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China Will Top U.S. as Biggest Film Market in the World by 2020: Study

The country’s media and entertainment industry will grow by 17 percent annually until 2015 and will become the second-biggest advertising market by 2013, says an Ernst & Young report.

HONG KONG – Box office haul in China, which now stands as the second-largest film market in the world after Japan, will surpass that in the U.S. by 2020, according to an Ernst & Young report on the country’s media and entertainment industry.

Released on Wednesday to coincide with the company’s Global Media and Entertainment Markets Executive Forum in Shanghai, Spotlight on China also predicts the country’s advertising market to leapfrog Japan’s to become the second-biggest in the world in 2013, driven by, among others, a projected annual double-digit growth in magazine advertising revenues until 2017.

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The report states that China’s media and entertainment industry is estimated to sustain an average growth of 17 percent until 2015, with seven trends behind its bullish overview of the development of China’s media and entertainment industry, which is expected to benefit from the consumption-led growth as espoused in the country’s latest five-year plan.

The driving force, the document says, lies with an increase in disposable income in the country – figures pointed to an increase of spending on this aspect from US$350 million in 2010 to US$547 million in 2011 – and the surge of digital consumption, with 431 million people going online through mobile devices.

The number is expected to reach 632 million by 2016, the report adds.

Other trends identified in the report are the digitization of distribution infrastructure, such as a state-backed project to present a platform providing telecom, broadcast and Internet, and the digitization of all theater screens by the end of 201, and all cable TV networks by 2015.

In addition, there is also an expansion in the advertising industry; the growth of second-tier cities; emerging business models such as online video and gaming; and the government’s relaxed attitude towards private investment in the industry, such as the implementation of significant tax exemptions or reductions, the granting of film distribution licenses to private companies and the increase of the annual film import quota from 20 to 34.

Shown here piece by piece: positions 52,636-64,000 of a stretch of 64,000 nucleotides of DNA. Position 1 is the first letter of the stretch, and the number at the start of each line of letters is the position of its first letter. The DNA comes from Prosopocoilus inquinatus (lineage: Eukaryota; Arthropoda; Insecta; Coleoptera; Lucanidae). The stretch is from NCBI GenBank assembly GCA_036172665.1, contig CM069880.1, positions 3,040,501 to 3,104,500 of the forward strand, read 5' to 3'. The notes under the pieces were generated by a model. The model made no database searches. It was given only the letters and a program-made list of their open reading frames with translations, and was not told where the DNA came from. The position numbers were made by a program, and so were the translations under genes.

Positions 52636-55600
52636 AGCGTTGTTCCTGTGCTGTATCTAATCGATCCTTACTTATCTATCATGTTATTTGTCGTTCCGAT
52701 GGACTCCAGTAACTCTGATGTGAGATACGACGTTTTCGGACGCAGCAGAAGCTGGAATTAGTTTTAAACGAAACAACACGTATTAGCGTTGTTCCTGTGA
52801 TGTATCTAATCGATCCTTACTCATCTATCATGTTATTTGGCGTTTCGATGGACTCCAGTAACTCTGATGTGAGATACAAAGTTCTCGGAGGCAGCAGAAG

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“The challenges for media and entertainment companies to penetrate China are still considerable; however, the vast potential of the market makes it impossible to ignore,” said John Nendick, Ernst & Young’s Global Media and Entertainment leader. “Companies will need to understand that investing in China is a long-term proposition, and those who can make that commitment will be in a much better position to succeed.”

Peter Chan, Nendick’s colleague in charge of Greater China, said companies would also need an understanding of the “cultural nuances across geography, age and income level” to sustain brand loyalty from Chinese customers.

The report suggests foreign investors build strong brands and establish successful partnerships with digital-savvy Chinese counterparts. Companies should also regard concerns about the country’s regulatory system a “core pillar” of their strategy and seek to “identify and develop relationships with key regulatory stakeholders” in China.